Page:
By Sarina R., guest blogger studying Spanish at AmeriSpan's Antigua Spanish school
Today, a bit on packing and general safety for travel in Guatemala.
In preparation for the trip, I scoured Lonely Planet, Moon, the internet, etc. for packing tips in the rainy season. Yet despite my research, I found specific and useful information hard to come by. As a result, I went the ¨pack a little bit of everything¨ route, and it ended up being a pretty good decision. A few pearls of wisdom..
Clothes: Since the climate here in Guatemala varies so significantly by location (for instance it could be chilly in Antigua, but muggy and hot on the Pacific coast), clothing choice in particular presents a bit of a challenge. I came with two pairs of jeans, one pair of ¨hiking pants,¨ and a few skirts. A few weeks later, I´m wishing I had one more pair of jeans in exchange for those hiking pants, and perhaps a pair of shorts or two. While Antigua can get very hot during the day, once the rain begins in the afternoon or evening, the temperature drops significantly. In addition, as is the case with other places I´ve traveled, locals here tend to dress more conservatively than the tourists. For girls wishing to attract as little whistling as possible on the street, I highly recommend pants or a long skirt any time of day. This isn´t to say that female students I know don´t break out those jean shorts every now and then, but be forewarned that they attract lots of attention. Finally, for us ladies, pockets are extremely handy in the evening, when it´s not advised to carry a purse to the bars (ie a target for theft). I´m wearing my skinny jeans with pockets out to the bone here, because they have pockets and don´t drag on the ground when its raining (which often occurs during the bar hopping hours). As for trips out of Antigua, a pair of shorts, a bathing suit or two, and a long sleeve shirt for the evening will do. So far, I've been to Monterrico on the Pacific Coast and Copan, Honduras, and both have been extremely warm. Final word – conservative dress for the day, with a few items you enjoy wearing to casual bars for the evening.
Other stuff: Let´s be honest, Antigua hosts a subway, a large market, and dozens of English speaking bars. So it´s no surprise that it´s pretty easy to find almost anything you need, even for the most basic Spanish speaker. That said, there are a few essentials that I would highly recommend bringing from your home base.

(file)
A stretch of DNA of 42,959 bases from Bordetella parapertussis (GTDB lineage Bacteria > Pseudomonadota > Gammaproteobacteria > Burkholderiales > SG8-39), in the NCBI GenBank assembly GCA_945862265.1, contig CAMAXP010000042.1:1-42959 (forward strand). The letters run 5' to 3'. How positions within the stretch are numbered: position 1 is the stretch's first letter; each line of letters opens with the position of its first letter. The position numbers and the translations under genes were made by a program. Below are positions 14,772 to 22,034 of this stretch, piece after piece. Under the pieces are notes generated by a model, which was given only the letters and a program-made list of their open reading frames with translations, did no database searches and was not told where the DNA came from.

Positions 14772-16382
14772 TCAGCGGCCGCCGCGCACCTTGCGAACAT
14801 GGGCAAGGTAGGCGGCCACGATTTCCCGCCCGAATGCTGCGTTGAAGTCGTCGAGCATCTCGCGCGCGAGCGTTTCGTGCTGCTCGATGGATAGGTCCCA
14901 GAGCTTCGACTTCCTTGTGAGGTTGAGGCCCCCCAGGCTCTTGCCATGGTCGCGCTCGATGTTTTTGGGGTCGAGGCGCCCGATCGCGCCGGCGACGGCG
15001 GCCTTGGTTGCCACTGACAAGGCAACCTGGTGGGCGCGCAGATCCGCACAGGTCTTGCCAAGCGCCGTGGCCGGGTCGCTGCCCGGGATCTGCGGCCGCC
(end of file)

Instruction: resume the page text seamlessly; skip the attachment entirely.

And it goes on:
- Insect repellent with DEET — While Antigua experiences less of a mosquito issue than I was expecting, let´s just say that limbs absolutely covered in bites are a souvenir you should expect on most weekend excursions. I´ve been using repellents with 25 and 40 DEET, and get absolutely demolished at night outside the city if I´m not completely covered in spray. I´m sure you can repellent in Antigua, but I imagine it´s more expensive (and you´ll want it from day 1).
- Shoes for walking — Roads here are bumpy and school can be a 10 or 15 minute walk from home. I´ve been wearing my Toms every day (literally) and have so far avoided an embarrassing nose dive. I have not seen other decent walking shoes for sale, thus far.
- A bag with a zipper — School provides books for homework. You´ll want a small bookbag or a large purse (or messenger bar) that zips to prevent theft and rain damage. Another larger bag for weekend trips outside Antigua is also useful. I have a large tote for that and love the fact that my gigantic backpack stays home.
- Allergy medicine – I´ve asked around, and apparently my issue with allergies here is the norm. If you have dust, mold or pollen allergies, I recommend plenty of medicine.
- Traveler´s Checks – I´ve been taking my chances with ATM thus far, but I´ve heard several stories of theft occurring at the ATM. Guatemala is having an issue with a problem referred to as skimming, where people will steal pins and bank account information from the ATMs. It´s also possible to take money out of the bank directly, but travelers checks are a good idea in the event that you do become a victim of skimming, and need some money to tide you over until you can get your new card. Banks here do accept travelers checks to exchange for dollars or the local currency.
- Smart phone or laptop — I chose not to go this route, but many students bring their smart phone or laptop since wifi is plentiful. Most hostels, many bars and restaurants, and some homestays have wifi for use. It´s also possible to use internet cafes (I do every day), but particularly during travel on the weekends, access to email at your hostel can be a boon. That said, theft is always a possibility.
- Expensive jewelry — Leave it at home.
And, finally, safety.
I was concerned about the safety situation here before I left. And, while there certainly are safety concerns, smart packing (ie a good secure bag, pants for carrying cash and your cell phone, travelers checks just in case) and common sense go a long way. It´s generally accepted here that women in particular should never walk alone at night after 9 pm. After bars close at midnight, anyone should take a cab. Other than that, general city precautions such as not flashing wads of cash, wearing expensive jewelry, or carrying a camera in your hands, should suffice. Luckily, the school goes over safety concerns on your first day, and homestay families are more than happy to answer questions about specific areas of the city and country.
Photos: I was glad about my last minute decision to pack my Kindle, since Guatemala hosts many tranquillo travel spots perfect for a good book, or two…or three. During my weekend in Monterrico (on the Pacific), it got a lot of use!
Read all of Sarina's blogs from Antigua
Find out more about AmeriSpan's Antigua Spanish school